2012 candidates sound off on debt deal
August 1st, 2011
12:43 PM ET
7 years ago

2012 candidates sound off on debt deal

(CNN) – Varied reactions to the debt deal are coming from Republican presidential candidates following Sunday's agreement between the White House and Congressional leaders to raise the nation's debt ceiling before the August 2 deadline.

Former Massachusetts Gov. Mitt Romney, who kept his distance from the debate ahead of the agreement, said as president his plan "would have produced a budget that was cut, capped and balanced," that did not leave the door open to higher taxes and cuts to defense spending.

"President Obama's leadership failure has pushed the economy to the brink at the eleventh hour and the 59th minute," Romney said in a statement. "I personally cannot support this deal."

Rep. Michele Bachmann of Minnesota, who has consistently opposed an increase to the debt limit, said President Obama "failed to lead and failed to provide a plan."

"The 'deal' he announced spends too much and doesn't cut enough," Bachmann said in a statement. "This isn't the deal the American people 'preferred' either, Mr. President. Someone has to say no. I will."

Jon Huntsman, the former Utah gov. and U.S. ambassador to China, disagreed with his 2012 rivals, calling the agreement a "positive step toward cutting our nation's crippling debt."

He encouraged members of Congress to vote for the agreement and said he will advocate for a plan from the bipartisan committee that includes "real cuts, entitlement reform, and revenue-neutral tax reforms – without any tax hikes."

"The Republican members of Congress deserve tremendous credit for moving this debate to the forefront and at long last beginning to get Washington in line," Huntsman said in a statement.

Former House Speaker Newt Gingrich responded to the deal by outlining his approach to solving the debt crisis that would include a concentration on job creation, keeping politics out of national security and cutting spending by reforming and restructuring government.

"With so much work remaining to be done, this deal is yet another reminder of the urgent need to replace President Obama and his radical commitment to big government and higher taxes," Gingrich said in a statement.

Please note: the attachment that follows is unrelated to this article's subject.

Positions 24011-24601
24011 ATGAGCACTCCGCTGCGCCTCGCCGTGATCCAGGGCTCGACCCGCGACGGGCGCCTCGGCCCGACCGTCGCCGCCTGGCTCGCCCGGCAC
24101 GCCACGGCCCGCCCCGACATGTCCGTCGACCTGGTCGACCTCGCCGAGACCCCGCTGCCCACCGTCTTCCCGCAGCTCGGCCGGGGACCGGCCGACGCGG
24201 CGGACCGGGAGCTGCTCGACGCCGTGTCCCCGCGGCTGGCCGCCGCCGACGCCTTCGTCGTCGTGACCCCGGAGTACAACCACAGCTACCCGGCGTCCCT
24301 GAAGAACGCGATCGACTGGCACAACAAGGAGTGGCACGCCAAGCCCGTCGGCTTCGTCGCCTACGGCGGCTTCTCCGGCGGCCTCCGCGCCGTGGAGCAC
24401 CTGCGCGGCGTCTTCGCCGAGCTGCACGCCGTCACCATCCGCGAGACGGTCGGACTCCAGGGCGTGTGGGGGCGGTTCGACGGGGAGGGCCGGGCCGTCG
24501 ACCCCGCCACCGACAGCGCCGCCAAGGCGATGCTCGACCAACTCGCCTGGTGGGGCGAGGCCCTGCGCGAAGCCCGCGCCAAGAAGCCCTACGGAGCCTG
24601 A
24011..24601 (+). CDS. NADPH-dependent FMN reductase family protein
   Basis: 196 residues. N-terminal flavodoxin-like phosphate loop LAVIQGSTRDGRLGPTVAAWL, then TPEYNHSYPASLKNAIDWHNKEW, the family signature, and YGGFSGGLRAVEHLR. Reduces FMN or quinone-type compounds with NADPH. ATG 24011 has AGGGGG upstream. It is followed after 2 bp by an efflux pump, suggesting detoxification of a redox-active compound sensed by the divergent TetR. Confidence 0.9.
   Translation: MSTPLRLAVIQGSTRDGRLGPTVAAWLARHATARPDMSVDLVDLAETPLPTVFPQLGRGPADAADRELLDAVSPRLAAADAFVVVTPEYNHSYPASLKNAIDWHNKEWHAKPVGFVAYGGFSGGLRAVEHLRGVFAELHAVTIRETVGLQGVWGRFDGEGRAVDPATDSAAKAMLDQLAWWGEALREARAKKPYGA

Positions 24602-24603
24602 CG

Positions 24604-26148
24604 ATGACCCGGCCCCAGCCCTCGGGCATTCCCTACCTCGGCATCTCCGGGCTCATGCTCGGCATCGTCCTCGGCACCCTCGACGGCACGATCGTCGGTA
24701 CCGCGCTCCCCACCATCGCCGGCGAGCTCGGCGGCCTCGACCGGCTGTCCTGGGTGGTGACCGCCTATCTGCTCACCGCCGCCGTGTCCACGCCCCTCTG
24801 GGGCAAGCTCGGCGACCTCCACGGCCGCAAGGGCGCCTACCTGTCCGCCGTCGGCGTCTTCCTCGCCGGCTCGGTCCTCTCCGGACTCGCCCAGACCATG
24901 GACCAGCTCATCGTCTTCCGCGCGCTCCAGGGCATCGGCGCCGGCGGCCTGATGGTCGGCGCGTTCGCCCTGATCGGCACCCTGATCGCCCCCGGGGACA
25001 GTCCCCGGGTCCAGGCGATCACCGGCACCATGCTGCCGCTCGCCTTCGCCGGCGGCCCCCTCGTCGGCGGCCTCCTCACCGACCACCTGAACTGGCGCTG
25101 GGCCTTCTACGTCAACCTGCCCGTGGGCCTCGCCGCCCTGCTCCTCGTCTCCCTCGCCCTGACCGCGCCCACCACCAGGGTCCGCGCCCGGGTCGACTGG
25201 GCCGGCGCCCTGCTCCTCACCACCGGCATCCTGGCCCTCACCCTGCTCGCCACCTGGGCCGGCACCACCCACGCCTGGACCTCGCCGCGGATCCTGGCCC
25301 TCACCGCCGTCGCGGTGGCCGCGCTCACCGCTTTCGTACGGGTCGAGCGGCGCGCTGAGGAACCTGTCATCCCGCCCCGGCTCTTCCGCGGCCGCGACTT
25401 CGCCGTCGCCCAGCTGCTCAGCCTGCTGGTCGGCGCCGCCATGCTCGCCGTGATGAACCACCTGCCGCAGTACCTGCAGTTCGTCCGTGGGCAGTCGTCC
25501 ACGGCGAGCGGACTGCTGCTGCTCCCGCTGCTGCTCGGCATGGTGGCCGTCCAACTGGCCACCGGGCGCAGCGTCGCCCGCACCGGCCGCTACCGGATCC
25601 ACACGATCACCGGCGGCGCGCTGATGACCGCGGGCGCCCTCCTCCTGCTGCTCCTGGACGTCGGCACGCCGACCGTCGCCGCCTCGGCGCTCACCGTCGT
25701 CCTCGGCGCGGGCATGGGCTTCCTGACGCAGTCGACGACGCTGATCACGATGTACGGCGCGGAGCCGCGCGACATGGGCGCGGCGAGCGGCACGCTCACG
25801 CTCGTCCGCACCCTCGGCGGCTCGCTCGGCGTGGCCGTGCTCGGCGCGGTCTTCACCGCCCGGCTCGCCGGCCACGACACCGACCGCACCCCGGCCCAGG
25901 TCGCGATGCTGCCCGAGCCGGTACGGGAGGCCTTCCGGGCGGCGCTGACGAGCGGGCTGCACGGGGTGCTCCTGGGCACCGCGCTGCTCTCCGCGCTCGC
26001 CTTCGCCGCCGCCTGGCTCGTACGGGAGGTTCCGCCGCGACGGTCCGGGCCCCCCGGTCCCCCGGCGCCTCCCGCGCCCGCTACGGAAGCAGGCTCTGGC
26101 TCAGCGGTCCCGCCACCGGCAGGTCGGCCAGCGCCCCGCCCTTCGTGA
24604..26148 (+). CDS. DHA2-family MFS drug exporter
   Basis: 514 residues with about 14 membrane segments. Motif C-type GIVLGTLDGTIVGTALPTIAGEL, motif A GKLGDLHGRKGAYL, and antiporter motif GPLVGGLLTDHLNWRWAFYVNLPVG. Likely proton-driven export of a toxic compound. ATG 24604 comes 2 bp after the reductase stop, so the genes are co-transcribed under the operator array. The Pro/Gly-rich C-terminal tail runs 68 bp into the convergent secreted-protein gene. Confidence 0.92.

Alex Conant, a spokesman for former Minnesota Gov. Tim Pawlenty, said the deal is "nothing to celebrate."

"Only in Washington would the political class think it's a victory when the government narrowly avoids default, agrees to go further into debt, and does little to reform a spending system that cannot be sustained by our children and grandchildren," Conant said in a statement. "While no further evidence was needed, this entire debt ceiling fiasco demonstrates that President Obama must be replaced."

Filed under: 2012 • Congress • Debt • Deficit • Jon Huntsman • Michele Bachmann • Mitt Romney • Newt Gingrich
soundoff (112 Responses)
  1. WWRRD

    From their comments, Bachman, Pawelnty are off the list. Mitt criticized Obama's lack of leadership which I think is only partially at fault, and Newt gave some vague answer that really wasn;t an answer.

    August 1, 2011 02:11 pm at 2:11 pm |
  2. Anonymous

    The debt ceiling is used to pay for items already incurred. While a good portion of this debt is under Obama, his predecessor started us on this path with unpaid for tax breaks, an unpaid for war, and an unpaid for prescription plan.

    August 1, 2011 02:13 pm at 2:13 pm |
  3. Spikemanlou

    Republican and Tea Party candidates are such a joke. All of them need a reality check, lest they forget that it was eight years of a Republican president that got us into this mess, Obama was handed deficit when he took office, yes, he did add to it, 1.7 trillion, not the 4.8 trillion that Bush added to it. Let's form our own party, the People's Party, get rid of all of the incompetent idiot, do nothing scumbags that are currently in Washington and replace them with a bunch of working class people that know how to balance our own budgets. We've been doing it for years and no one has bailed me out. Send all of them in Washington packing and let them go on unemployment like alot a Americans are currently doing.

    August 1, 2011 02:13 pm at 2:13 pm |
  4. Daniel

    While I applaud a few of the candidates for having an understanding of the situation, I have to call out Romney and Bauchman. It appears neither of them actually know what the Executive Branch is responsible for. You want to complain about where our spending is and then say it's Obama's fault? The Legislative branch is the only branch that can decide how we spend our money. The Executive branch is just there to enforce laws created by the Legislative branch.